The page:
Continuous Linked Settlement: History and Implications

Alexandra Schaller

Alexandra Schaller, Continuous Linked Settlement: History and Implications, Ph.D. Thesis, University of Zurich, Z├╝rich, Switzerland, December 2007.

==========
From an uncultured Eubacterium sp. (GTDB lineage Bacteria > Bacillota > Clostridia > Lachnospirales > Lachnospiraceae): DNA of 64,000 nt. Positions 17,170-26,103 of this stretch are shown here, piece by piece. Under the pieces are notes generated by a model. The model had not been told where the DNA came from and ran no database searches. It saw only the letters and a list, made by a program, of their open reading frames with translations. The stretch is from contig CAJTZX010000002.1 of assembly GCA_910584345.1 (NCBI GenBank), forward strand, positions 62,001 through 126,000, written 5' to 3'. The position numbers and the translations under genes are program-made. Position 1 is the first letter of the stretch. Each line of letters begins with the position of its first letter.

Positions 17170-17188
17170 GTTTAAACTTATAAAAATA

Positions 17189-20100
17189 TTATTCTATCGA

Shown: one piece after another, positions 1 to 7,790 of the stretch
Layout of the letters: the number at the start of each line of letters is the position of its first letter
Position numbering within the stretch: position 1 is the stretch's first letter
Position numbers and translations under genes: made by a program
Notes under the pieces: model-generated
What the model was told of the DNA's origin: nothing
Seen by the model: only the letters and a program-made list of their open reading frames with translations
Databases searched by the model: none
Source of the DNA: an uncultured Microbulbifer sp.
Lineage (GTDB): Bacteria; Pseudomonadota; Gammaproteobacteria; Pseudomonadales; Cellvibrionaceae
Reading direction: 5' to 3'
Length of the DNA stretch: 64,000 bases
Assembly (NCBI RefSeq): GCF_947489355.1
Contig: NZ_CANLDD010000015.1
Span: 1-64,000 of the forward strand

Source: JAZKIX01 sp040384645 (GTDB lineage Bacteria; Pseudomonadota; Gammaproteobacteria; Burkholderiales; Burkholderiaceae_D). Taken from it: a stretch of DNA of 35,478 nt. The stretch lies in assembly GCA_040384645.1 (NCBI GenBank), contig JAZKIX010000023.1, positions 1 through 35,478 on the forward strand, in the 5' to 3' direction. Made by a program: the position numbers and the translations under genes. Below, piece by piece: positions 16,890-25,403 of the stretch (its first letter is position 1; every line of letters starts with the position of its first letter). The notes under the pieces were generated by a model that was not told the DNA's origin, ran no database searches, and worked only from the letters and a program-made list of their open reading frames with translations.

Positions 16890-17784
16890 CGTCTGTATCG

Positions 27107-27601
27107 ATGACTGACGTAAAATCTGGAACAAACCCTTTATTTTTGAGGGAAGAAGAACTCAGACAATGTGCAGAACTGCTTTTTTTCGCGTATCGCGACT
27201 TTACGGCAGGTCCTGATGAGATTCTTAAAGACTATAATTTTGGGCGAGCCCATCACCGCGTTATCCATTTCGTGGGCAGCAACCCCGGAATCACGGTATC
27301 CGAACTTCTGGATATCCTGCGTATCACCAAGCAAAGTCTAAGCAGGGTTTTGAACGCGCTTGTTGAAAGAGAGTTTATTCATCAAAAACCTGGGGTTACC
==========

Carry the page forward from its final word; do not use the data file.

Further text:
This thesis is a contribution to the academic literature regarding post-trade activities in the foreign exchange market. The international foreign exchange market is the largest market in the world. Its volume is six times the trading volume of the second largest market, the U.S. Treasury securities market. Since there are always two parties to each foreign exchange transaction, the volume to be settled is even twice the trading volume. In foreign exchange trading, it is not uncommon for two banks to owe each other 2 billion US Dollar overnight because settlement has not yet been completed. The figures make clear that reliability and resilience of the settlement processes are essential. Interruptions or delays may have disastrous consequences for the financial industry. During the past years, financial authorities have started to realize the system's vulnerability and increasingly paid attention to post trade activities in general and to settlement practices of foreign exchange in particular. In the nineties, several publications have highlighted that most banks had tremendous overnight credit risk exposures due to current settlement and reconciliation practices at that time. Regulators called on the financial industry to take appropriate action to measure and reduce the settlement risks in the foreign exchange market. Since then, the international financial industry has heavily invested in operations and technology to comply with regulators' requests. The most important result from these common industry efforts is the implementation of the Continuous Linked Settlement (CLS) system. Briefly, CLS is specifically designed to eliminate credit risk on foreign exchange transactions that it settles. A payment-versus-payment settlement mechanism combined with a number of risk management provisions eliminates credit risk exposures. The elimination of credit risk, however, brought a number of other changes to the market. This thesis deals with the most important aspects of the CLS system in general and its implications for the market. It provides an in depth description of CLS's functionality, documents the history of its implementation, and looks into its transaction structure. The goal of this thesis can thus be split in four parts: (1) Provide a description of CLS' history, (2) deliver an in depth description of its functionality, (3) assess CLS's achievement in reducing credit risk, and (4) analyze the evolvement of its transaction structure and pick up some liquidity issues. These four parts together form a comprehensive overview of the CLS system. It must be mentioned that this thesis does not explicitly focus on operational risks or corporate governance issues nor on systemic risk aspects. They may be a component part of the thesis but are not addressed separately. The thesis concludes that CLS is a success story. Once running, the system proved its resilience and was able to successfully penetrate the market. Around 60 percent of global foreign exchange turnover is estimated to be settled in CLS. If this equals a 60 percent credit risk reduction, the urge of the Bank for International Settlements may be considered to be well fulfilled. The empirical part of the thesis offers insights into the trading structure among CLS members. Substantial differences in the structure of settlement member and third party relationships were found. Settlement members are highly connected among each other and do not show significant changes over time. The connectivity of third parties is much lower and shows the development of power law characteristics. Statistics and visualized network graphs suggest that new third parties tend to be smaller than the existing ones. This means that a relatively small group of members generates an increasing part of the business. In terms of liquidity, the analysis was based on the bilateral net sell position. The fact that these positions did in average not lower during the past years, indicates that simply increasing the number of members does not automatically lead to lower bilateral net sell positions. In contrast, cross sectional regression suggests that there is a certain dependency between the level of the bilateral net sell position and the type of trade relation. It seems that trade relations between members with high relative connectivity lead to lower bilateral net sell positions. If and how these results may be implemented in a practical context is yet unclear.


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